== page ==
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Kazakhstan delegation study tour

Posted by: , Posted on: - Categories: Digital Health, Kazakhstan, Primary Care
Kazakhstan delegation with the Rt Hon Kenneth Clarke MP
Kazakhstan delegation with the Rt Hon Kenneth Clarke MP


A month ago, I had the pleasure of organising a one-week study tour for a delegation from Kazakhstan on primary care services in the UK. The visit went brilliantly. We discussed a number of issues and answered pretty much all their questions and by the time they left the country, they confirmed in their minds what they told us they had been suspecting for years: that they want something like the NHS.

Primary Care is one of the most important service provisions in the UK as many people's first point of contact with the NHS, around 90 per cent of patient interaction, is with primary care services.

Kazakhstan is up and coming in the world but they have many healthcare challenges.

For over a decade now, Kazakhstan has been working on a series of long-term health reforms, and recently, Kazakhstan won a bid for World Bank funding to oversee a reform project based on best international standards and practice. The idea is to implement a vital, complex, and strategic reform of the entire health sector, called the Kazakhstan Health Technology Transfer and Institutional Reform Project.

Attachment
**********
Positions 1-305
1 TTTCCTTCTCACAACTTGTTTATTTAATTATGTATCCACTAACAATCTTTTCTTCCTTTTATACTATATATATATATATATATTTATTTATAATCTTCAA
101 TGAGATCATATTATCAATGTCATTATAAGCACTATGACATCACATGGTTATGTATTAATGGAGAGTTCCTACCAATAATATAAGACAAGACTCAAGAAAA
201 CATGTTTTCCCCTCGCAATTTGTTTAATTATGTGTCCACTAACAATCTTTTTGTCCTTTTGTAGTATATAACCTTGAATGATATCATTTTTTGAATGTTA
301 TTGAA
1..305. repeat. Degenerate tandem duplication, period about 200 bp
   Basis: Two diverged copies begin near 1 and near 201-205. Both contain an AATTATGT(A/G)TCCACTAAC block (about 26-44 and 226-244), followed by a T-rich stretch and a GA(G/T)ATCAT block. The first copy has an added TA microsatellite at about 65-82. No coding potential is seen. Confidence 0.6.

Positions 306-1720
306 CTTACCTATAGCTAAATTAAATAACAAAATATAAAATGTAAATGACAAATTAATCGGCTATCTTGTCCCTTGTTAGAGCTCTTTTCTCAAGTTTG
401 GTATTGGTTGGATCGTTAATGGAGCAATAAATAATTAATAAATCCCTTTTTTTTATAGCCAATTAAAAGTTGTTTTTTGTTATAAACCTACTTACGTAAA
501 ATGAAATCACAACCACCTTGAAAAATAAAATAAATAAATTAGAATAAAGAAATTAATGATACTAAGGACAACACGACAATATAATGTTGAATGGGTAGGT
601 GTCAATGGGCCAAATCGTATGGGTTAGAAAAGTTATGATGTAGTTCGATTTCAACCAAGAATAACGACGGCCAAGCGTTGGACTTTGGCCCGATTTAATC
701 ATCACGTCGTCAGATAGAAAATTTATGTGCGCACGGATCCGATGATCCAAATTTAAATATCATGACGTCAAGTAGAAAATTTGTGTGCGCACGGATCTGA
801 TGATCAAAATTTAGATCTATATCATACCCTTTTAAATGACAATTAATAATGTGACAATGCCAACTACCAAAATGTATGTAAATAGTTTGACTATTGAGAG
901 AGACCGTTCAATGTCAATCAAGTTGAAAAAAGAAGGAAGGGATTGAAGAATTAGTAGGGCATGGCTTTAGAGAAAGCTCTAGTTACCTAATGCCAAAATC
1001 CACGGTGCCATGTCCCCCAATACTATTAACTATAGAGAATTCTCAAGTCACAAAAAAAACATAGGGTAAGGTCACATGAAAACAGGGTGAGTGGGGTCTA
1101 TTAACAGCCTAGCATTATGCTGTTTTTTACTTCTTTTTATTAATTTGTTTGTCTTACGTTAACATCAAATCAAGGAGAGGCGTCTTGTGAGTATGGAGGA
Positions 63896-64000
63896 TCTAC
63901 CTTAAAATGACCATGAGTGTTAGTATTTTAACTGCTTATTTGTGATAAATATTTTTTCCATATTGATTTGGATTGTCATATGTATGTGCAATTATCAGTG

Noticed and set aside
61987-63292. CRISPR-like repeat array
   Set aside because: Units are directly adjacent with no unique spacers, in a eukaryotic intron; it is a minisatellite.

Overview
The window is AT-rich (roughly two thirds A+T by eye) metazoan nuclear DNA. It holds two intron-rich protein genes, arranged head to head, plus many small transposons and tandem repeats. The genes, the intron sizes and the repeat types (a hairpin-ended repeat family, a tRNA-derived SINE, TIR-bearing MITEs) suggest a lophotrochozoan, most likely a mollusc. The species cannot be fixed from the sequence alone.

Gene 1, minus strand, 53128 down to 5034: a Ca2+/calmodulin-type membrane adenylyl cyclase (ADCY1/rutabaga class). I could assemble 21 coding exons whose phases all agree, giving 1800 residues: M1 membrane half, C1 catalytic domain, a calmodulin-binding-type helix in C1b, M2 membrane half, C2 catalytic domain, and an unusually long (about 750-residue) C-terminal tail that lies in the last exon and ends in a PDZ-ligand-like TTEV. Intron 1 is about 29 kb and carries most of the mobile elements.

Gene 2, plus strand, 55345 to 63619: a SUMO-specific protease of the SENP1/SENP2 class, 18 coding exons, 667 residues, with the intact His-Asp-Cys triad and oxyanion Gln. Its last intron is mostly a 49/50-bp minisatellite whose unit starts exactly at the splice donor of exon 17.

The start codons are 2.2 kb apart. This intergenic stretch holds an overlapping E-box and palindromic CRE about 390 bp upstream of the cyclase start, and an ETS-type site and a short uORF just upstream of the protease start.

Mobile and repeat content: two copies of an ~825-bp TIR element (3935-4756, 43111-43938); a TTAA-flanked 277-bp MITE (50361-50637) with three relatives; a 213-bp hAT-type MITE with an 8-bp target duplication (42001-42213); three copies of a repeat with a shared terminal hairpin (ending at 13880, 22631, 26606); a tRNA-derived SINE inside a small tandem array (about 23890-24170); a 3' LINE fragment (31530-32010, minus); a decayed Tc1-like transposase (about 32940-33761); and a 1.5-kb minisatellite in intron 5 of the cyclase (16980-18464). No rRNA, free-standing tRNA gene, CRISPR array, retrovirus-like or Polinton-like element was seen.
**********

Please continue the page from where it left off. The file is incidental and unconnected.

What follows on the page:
Kazakhstan has just put out a tender on health information systems in healthcare facilities across the country. You can find details about this tender here if you are interested and you think you have the capacity to deliver large infrastructure of this kind. So when the polyclinic head doctors from Kazakhstan heard NHS organisations talking about their fancy IT gizmos: CQRS integrated and interconnected patient records with multiple systems interface, risk stratification tools, big data, e-referrals and online diagnostic algorithms, they were absolutely amazed. Needless to say that the NHS 111, which is the new service that's being introduced to make it easier to access local NHS healthcare services in England, made a massive impression.

That is because Kazakhstan is a huge country. In the UK, we are

Astana, Capital of Kazakhstan

never far from a hospital, but in Kazakhstan, it is estimated that sometimes the nearest infrastructure is 100, 200 miles away. So, a system like the NHS 111 could potentially be a life saver in Kazakhstan in the sense that a proper triage system would point a patient to the right place.

So it is clear that the UK has a lot to offer Kazakhstan and many other countries that are looking to make revitalise their health and care systems.


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